Estate agency is still a job where someone can walk out of sixth form college one day and be selling houses the next, with no formal qualifications or training required. Most agents, though, do realise that training can improve their own and their staff’s skills and profitability and direct at least a small portion of their budget towards it.
But while generic business skills courses are available everywhere, relatively few firms offer courses specifically tailored to estate agents. Pam Hadley, Head of Courses at NFOPP, says, “The training market is quite limited, to be honest,” when it comes to courses specifically for sales and lettings agents.
NFOPP is known for delivering the training that leads to industry qualifications such as the NFoPP Technical Award, “but,” Pam says, the NFoPP Awarding Body is a separate company and offers the qualifications via distance learning. NFoPP itself offers short courses; some support study for the qualifications but are also attended by delegates who are not studying for a qualification. The courses are in Business Skills, Estate Agency, Letting and Property Management, Block Management, Auctioneering, Commercial Property and Inventory Provision.
I focus on practical training designed to improve profitability – and I offer a cast iron money-back guarantee.” Adam Walker.
Other training firms concentrate purely on business skills. Adam Walker says, “I focus on practical training, designed to improve profitability.” Course titles such as ‘Win more instructions and increase your fee levels’ and ‘How to gain more valuations’.
A similar focus on business tactics is found at TM Training and Development, where courses include ‘How to be an exceptional lister’, ‘Selling in a tougher market’ and ‘Make more mortgage appointments.’
The greatest hindrance is not competition or the market, it’s weak management; some provide unsupported training or, worse, optional training.”
On the other hand, Easy Law Training takes technical training and puts it on steroids. Concentrating purely on property law, the firm’s courses are impressively detailed; Tessa Shepperson says, “You wouldn’t believe you could spend an entire day on tenancy agreements, but you can!” Tessa also delivers one course which looks at ways of ending tenancies – what happens on the death of a tenant or landlord, for instance (a tenant’s death doesn’t end the tenancy). There’s also a complete day on landlord’s repairing obligations (helped, she says, by the fact that “we have a great barrister delivering it; he’s very funny”), one on law affecting HMOs, and another on law for leaseholder landlords.
The old saying, “those who can, do; those who can’t, teach” doesn’t apply in agency training; the quality of training staff is cr practising estate agents. Feedback often mentioned how refreshing it was being trained by someone who worked in the business.”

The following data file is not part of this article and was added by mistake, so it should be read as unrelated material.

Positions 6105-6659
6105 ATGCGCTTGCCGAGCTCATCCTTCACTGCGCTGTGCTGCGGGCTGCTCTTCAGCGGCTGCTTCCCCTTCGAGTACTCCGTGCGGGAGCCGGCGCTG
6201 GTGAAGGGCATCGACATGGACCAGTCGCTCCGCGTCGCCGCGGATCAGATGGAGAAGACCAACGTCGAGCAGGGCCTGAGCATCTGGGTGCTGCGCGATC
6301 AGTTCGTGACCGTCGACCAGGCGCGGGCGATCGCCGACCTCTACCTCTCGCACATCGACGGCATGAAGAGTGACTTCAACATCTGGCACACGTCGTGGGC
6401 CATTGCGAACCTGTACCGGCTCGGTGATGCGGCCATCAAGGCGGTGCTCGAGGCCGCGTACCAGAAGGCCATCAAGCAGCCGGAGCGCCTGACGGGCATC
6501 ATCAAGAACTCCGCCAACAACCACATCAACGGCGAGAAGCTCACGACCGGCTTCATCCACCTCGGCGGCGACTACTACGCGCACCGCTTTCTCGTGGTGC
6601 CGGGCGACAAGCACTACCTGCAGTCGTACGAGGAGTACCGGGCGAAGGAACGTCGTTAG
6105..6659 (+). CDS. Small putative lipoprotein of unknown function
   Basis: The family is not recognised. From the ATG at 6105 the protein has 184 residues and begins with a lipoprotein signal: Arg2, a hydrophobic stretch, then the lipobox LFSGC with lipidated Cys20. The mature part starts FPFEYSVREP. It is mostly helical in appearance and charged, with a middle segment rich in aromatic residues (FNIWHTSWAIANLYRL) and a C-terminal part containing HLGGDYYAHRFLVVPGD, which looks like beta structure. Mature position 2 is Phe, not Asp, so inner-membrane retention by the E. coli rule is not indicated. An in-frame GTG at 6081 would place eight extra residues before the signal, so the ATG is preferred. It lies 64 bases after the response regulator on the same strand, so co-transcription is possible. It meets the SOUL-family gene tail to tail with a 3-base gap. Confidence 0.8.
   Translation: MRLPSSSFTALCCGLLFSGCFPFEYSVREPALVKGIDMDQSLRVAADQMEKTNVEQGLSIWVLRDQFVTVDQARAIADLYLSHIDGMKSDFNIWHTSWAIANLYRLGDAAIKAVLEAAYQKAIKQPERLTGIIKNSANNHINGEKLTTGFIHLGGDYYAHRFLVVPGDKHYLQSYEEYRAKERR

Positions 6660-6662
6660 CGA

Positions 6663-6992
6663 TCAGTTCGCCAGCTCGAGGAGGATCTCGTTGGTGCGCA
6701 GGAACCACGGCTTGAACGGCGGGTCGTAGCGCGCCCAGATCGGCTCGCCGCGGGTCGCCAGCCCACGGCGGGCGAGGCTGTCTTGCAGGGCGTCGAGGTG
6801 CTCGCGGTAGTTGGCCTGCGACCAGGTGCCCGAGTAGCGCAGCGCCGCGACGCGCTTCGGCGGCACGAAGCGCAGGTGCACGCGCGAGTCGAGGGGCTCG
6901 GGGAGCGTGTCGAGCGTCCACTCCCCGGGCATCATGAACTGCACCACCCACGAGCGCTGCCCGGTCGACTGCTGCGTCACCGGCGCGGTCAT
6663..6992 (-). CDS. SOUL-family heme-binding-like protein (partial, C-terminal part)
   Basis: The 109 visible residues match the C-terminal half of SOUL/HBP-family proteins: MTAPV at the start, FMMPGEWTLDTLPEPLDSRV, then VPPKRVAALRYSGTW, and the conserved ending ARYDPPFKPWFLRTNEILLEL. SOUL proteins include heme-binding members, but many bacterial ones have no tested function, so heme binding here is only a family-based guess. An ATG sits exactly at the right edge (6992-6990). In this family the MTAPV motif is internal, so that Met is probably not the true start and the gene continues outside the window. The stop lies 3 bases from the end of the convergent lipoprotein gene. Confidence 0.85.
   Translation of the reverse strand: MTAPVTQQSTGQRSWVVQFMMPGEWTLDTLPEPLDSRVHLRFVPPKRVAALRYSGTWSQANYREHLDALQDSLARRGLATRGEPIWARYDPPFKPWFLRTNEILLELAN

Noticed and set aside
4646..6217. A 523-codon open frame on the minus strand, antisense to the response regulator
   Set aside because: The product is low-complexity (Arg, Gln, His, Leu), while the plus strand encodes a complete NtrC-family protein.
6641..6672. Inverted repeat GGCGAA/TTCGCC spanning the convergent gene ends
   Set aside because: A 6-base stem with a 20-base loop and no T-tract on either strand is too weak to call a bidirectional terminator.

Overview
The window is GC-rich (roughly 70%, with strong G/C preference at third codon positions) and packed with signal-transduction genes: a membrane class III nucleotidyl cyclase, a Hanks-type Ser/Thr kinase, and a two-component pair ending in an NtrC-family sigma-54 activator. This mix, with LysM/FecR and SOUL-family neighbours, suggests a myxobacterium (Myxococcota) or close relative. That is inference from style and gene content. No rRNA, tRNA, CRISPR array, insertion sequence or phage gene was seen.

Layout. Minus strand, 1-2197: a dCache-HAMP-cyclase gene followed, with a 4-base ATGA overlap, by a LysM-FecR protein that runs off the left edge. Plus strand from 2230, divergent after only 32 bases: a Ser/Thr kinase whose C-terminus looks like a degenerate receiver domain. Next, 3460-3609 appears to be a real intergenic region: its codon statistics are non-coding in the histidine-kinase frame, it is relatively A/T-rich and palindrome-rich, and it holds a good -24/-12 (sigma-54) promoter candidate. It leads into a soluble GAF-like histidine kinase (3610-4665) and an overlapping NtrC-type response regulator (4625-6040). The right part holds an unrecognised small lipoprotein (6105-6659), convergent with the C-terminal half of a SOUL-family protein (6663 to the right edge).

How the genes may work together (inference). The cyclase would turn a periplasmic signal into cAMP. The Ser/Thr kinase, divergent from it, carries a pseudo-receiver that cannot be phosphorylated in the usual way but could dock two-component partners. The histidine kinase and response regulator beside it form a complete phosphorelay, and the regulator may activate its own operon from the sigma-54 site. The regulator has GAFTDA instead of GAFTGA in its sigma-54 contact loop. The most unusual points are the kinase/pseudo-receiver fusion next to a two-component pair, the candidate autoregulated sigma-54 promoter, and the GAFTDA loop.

All of Easy Law Training’s trainers are subject matter experts who understand their topics in depth. Tessa says, “David Smith does a great day on HMOs, and he knows a lot about the subject, because a good deal of his day job is defending landlords who are being prosecuted for breaching the regulations!”
It’s also important that trainers keep up to date in a changing property world. Julian says, “Trainers have to keep their fingers on the pulse; their credibility is at stake,” and while Adam says the titles haven’t changed “for many years,” he says, “the topics do.”
Easy Law Training positively thrives on change. In October, it will deliver a workshop covering a whole raft of regulatory and legal changes affecting the private rental market, from the Deregulation Act (including anti retaliatory eviction provisions) to new Right to Rent checks and Health & Safety regulations.
Costs –v- benefits
No one will deny that training is a good thing, but the business case for training is sometimes hard to make. Richard Rawlings from Agent Masterclass says, “Only the most progressive independent estate agencies seem willing to invest the £1,000-£4,000 needed for specialist external training designed to overcome the apparent threats of lower volumes and online competitors.
“Such training inspires the confidence and skills required to be the passionate expert in the face of intense competition, whilst empowering agents to be so professionally attractive that they don’t have to reduce fees or overvalue to secure instructions.
“However, one of the greatest hindrances is not the market, nor the competition; it’s weak management, some of whom provide unsupported or even optional training. The problem may be in the unexciting term ‘training.’ Those who regard it as “Essential Success Coaching” tend to report the most impressive results.
Some firms are reluctant to spend on people who may leave – but if they had training they may be less likely to leave.” Pam Hadley, NF-OPP.